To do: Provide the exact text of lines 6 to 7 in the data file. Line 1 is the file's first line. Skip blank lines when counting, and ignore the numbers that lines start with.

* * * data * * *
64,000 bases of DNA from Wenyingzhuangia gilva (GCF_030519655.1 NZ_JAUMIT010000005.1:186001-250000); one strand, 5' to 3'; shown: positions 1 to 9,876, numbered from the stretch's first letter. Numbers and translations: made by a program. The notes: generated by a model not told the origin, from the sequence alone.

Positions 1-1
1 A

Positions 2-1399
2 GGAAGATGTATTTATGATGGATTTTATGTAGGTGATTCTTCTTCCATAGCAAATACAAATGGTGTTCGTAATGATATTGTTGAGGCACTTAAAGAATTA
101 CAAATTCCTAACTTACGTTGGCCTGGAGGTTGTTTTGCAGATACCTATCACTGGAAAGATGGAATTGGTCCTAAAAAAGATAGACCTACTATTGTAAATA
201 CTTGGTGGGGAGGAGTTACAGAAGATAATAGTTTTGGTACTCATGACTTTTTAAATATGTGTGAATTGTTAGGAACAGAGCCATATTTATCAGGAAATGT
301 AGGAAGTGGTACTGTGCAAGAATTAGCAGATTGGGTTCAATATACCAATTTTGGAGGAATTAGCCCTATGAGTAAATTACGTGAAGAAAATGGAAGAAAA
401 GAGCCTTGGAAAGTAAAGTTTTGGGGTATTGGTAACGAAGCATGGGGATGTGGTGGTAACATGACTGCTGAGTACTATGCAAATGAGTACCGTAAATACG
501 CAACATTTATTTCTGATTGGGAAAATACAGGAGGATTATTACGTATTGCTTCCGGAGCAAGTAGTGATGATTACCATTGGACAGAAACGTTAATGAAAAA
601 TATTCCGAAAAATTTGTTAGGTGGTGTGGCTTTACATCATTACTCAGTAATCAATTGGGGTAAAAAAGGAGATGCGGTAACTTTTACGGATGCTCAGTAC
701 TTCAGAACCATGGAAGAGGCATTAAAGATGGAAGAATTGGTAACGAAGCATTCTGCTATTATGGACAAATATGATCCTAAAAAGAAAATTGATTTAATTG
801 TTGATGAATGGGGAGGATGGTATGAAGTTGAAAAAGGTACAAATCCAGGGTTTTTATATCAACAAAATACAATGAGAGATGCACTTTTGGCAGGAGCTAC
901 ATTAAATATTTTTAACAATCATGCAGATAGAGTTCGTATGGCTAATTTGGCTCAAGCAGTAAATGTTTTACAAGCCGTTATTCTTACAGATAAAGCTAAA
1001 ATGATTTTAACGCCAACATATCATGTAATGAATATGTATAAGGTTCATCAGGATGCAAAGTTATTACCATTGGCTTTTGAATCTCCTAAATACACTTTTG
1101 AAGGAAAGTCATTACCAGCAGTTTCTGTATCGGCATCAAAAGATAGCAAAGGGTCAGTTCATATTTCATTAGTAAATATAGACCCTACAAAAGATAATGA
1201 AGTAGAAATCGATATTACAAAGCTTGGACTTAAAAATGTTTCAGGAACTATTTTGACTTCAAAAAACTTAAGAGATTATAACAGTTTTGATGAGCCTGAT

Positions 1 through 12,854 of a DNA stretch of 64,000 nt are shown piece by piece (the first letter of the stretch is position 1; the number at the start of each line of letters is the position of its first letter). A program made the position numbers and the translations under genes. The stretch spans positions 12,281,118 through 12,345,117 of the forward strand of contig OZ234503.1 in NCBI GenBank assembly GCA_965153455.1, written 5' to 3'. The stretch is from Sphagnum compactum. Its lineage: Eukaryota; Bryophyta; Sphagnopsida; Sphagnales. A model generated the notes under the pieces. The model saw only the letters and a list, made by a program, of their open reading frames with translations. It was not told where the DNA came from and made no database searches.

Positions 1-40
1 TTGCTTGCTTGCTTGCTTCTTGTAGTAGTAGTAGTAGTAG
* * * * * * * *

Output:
101 CAAATTCCTAACTTACGTTGGCCTGGAGGTTGTTTTGCAGATACCTATCACTGGAAAGATGGAATTGGTCCTAAAAAAGATAGACCTACTATTGTAAATA
201 CTTGGTGGGGAGGAGTTACAGAAGATAATAGTTTTGGTACTCATGACTTTTTAAATATGTGTGAATTGTTAGGAACAGAGCCATATTTATCAGGAAATGT